The information presented here is from part of a paper presented at the Third International Conference on Teacher Education, Beit Berl College, Israel, 27 June - 1 July, 1999. A full version of the paper is available from Roz Murray-Harvey or Phillip Slee.
Subscales were derived from analysis of our own data and vary from the seven subscales of the SPS (D'Rozario & Wong, 1996) (item numbers corresponding to D'Rozario & Wong's Survey are shown in parentheses)
Managing groupwork (22)
Students with learning difficulties (25)
Pupils' emotional/behav'l problems (26)
Managing individual seatwork (23)
Giving appropriate feedback to pupils(21)
Classroom management (24)
Communicating concepts to pupils (20)
Teaching mixed ability classes (27)
Marking pupils' written work (28)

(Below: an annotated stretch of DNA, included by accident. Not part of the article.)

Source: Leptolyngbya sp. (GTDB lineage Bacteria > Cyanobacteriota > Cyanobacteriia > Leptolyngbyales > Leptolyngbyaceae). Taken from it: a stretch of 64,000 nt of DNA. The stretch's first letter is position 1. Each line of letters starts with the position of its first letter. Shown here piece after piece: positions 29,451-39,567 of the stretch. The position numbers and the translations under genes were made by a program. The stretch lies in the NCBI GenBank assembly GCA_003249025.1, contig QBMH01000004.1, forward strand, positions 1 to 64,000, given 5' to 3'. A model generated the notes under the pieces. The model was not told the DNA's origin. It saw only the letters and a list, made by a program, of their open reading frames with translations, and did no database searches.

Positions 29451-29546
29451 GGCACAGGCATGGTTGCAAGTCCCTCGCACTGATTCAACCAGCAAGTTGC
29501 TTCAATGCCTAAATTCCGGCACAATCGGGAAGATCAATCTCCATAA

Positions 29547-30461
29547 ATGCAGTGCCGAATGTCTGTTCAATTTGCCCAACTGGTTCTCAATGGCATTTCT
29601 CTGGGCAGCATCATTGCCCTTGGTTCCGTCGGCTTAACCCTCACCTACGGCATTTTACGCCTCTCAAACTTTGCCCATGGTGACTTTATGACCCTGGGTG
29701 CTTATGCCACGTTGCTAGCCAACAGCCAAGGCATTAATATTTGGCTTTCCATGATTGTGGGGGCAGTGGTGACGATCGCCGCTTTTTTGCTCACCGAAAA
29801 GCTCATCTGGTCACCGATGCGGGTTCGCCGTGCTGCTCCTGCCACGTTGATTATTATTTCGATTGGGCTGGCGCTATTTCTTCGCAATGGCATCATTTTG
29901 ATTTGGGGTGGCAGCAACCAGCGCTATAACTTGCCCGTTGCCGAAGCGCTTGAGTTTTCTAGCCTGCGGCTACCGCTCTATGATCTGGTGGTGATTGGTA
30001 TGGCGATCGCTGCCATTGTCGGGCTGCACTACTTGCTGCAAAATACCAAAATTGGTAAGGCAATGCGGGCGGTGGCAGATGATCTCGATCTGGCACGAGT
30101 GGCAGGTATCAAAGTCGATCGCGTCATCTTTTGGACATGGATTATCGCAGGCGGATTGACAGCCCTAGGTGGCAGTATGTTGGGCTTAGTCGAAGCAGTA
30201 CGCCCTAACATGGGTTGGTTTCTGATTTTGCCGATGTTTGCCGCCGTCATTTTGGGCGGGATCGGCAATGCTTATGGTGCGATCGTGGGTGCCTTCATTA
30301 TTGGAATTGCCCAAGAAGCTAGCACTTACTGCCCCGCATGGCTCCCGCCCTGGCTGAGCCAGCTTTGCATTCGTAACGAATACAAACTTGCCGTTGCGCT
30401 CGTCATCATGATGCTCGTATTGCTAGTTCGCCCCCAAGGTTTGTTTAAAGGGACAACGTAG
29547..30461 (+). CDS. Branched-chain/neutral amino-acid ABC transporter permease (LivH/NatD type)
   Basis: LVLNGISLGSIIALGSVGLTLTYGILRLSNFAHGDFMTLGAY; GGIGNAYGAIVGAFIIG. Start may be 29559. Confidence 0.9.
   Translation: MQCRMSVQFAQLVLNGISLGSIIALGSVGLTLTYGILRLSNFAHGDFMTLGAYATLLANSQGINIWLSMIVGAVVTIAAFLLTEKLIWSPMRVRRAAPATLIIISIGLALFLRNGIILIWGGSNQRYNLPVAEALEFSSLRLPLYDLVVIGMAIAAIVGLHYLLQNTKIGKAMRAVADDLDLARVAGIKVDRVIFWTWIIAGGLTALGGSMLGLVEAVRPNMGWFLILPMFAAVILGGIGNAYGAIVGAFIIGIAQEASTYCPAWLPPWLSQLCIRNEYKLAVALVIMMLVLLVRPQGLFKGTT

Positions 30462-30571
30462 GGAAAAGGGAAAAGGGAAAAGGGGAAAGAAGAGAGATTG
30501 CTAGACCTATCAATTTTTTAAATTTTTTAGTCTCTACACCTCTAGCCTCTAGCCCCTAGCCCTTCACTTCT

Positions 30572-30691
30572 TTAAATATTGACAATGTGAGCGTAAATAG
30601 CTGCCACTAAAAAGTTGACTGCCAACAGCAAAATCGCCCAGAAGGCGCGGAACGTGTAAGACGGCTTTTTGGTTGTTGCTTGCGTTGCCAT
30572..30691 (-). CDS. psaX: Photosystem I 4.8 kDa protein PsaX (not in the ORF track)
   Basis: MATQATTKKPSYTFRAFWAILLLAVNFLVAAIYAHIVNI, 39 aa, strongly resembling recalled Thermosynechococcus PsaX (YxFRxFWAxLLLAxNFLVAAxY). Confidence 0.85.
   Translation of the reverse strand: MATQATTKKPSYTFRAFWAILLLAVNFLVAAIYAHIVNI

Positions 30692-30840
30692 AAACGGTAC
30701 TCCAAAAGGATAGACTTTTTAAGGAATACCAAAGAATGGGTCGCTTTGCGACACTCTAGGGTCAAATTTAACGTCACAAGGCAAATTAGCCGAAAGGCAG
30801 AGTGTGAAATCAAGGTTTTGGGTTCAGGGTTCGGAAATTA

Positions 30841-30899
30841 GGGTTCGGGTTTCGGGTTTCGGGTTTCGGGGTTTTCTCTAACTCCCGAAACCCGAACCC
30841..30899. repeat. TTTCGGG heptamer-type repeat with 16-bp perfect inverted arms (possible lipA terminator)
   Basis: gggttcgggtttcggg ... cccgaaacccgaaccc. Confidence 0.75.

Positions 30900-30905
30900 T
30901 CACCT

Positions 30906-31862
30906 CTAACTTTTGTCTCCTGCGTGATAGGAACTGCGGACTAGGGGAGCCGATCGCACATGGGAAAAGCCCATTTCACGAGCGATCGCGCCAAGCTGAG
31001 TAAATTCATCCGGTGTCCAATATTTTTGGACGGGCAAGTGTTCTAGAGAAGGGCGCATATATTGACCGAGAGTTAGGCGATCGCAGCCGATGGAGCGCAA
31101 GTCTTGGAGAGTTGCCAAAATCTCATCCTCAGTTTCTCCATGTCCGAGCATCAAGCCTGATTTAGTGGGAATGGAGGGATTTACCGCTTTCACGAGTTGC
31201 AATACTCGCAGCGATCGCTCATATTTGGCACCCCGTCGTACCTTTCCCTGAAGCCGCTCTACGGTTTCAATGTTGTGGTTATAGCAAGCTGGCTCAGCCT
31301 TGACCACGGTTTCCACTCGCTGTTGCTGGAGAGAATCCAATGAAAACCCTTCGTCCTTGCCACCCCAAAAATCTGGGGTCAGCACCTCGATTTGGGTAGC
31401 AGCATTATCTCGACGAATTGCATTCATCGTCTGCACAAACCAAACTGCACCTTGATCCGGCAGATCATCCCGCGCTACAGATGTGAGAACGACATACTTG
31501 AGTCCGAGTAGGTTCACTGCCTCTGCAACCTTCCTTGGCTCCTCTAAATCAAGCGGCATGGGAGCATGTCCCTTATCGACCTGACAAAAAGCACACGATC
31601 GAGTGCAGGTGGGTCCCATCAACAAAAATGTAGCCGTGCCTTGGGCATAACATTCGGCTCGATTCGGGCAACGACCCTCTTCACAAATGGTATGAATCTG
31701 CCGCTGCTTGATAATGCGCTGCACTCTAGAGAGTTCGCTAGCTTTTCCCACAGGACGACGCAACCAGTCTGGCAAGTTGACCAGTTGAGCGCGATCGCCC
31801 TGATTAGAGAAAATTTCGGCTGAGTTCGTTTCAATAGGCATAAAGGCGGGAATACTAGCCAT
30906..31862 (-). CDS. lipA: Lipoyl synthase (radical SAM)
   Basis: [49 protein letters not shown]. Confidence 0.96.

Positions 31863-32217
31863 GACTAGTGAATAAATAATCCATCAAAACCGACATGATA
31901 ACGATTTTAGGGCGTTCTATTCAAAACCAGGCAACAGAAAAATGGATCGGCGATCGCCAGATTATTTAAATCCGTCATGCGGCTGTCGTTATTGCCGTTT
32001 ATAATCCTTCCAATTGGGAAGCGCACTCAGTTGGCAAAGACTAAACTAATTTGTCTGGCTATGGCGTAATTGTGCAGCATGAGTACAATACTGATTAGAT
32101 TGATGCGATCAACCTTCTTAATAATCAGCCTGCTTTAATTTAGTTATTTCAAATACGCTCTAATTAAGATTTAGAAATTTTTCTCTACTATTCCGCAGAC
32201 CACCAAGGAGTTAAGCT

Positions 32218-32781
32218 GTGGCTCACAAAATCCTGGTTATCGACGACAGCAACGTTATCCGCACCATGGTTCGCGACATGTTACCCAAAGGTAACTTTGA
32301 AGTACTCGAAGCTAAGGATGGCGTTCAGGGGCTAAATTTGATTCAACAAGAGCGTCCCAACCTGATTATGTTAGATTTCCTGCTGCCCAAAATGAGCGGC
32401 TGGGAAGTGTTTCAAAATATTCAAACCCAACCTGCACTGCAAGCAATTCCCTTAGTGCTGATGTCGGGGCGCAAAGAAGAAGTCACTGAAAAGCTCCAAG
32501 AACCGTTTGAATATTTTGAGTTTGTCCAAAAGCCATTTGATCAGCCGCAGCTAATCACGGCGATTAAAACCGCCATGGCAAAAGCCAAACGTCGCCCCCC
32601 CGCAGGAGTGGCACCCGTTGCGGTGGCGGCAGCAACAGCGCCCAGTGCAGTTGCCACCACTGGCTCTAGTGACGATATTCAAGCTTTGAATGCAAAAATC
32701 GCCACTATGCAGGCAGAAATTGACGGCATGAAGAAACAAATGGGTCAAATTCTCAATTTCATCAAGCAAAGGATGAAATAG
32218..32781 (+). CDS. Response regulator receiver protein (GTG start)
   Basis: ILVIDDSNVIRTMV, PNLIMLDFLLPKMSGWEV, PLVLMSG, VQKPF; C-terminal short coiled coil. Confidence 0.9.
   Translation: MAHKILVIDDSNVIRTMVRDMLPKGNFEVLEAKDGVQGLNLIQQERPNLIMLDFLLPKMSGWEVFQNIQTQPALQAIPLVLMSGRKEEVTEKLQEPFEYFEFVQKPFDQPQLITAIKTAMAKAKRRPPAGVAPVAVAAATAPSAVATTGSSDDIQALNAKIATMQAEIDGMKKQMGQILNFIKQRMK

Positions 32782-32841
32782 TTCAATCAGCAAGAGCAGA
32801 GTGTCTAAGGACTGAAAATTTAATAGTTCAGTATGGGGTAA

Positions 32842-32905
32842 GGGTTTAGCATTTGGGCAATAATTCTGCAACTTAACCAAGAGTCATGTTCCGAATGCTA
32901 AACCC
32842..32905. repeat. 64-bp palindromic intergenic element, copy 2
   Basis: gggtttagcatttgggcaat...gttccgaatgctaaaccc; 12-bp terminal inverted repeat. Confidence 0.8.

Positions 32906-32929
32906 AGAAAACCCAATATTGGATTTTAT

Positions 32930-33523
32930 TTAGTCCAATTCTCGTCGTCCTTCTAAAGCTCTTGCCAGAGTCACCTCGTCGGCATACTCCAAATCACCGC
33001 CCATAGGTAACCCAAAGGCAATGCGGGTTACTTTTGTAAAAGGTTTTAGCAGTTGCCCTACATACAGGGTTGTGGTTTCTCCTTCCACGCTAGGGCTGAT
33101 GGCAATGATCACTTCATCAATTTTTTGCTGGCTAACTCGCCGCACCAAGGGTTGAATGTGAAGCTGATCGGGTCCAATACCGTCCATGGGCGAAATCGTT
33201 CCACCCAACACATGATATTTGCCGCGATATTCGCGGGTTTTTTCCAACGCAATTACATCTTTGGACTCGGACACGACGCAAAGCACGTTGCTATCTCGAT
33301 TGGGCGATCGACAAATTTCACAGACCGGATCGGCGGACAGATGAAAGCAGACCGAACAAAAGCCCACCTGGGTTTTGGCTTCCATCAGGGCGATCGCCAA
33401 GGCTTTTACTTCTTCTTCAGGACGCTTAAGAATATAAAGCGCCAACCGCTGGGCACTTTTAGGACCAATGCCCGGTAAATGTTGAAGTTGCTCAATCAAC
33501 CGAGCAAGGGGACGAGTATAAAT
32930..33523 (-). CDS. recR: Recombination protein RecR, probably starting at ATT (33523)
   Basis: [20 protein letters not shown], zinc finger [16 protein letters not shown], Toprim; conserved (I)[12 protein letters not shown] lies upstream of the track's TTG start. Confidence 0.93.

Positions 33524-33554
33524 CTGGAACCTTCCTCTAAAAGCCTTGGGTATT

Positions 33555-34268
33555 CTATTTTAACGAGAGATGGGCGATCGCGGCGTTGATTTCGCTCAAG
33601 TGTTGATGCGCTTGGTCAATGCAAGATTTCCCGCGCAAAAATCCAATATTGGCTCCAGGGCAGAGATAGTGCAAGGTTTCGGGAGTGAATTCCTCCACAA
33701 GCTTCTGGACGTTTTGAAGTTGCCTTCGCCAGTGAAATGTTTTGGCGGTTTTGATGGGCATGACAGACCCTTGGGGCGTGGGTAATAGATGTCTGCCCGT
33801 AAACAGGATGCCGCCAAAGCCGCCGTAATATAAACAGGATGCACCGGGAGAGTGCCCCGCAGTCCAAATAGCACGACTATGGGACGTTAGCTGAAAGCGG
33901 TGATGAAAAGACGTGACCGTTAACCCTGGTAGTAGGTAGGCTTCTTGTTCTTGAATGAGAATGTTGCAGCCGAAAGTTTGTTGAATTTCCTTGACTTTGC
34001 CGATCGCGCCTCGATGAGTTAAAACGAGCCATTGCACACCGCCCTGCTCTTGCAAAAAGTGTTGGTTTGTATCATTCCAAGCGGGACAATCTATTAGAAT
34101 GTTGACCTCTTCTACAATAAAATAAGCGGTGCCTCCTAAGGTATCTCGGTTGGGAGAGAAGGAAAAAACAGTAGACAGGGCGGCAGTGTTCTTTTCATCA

Delivering lessons (19)
Establishing rapport with pupils (18)
Having high expectations (3)
Overall teaching workload (5)
Selecting lesson content (16)
Writing detailed lesson plans (15)
Preparing resources for lessons (17)
Managing time (29)
Others expectations beyond me (4)
Striking a balance (2)
Practicum-related assignments (6)
Evaluated by my supervisor (14)
Observed by my supervisor (13)
Relating to my supervisor (12)
Observed by Cooperating teacher(s) (10)
Evaluated by Cooperating teacher(s) (11)
Relating to Cooperating teacher(s) (9)
Relating to teachers in the school (8)
Fear of failing the practicum (1)
Relating to Principal/Deputy Principal (7)
D'Rozario, V., & Wong, A. F. L. (1996). A study of practicum-related stresses in a sample of first year student teachers in Singapore. Paper presented at the annual conference of the Singapore Educational Research Association and Australian Association for Research in Education, Singapore, 25-29 November 1996.
Murray-Harvey, R., Slee, P., Lawson, M., Silins, H., Banfield, G., & Russell, A. (2000). Under stress: The concerns and coping strategies of teacher education students. European Journal of Teacher Education, 23(1), 19-35.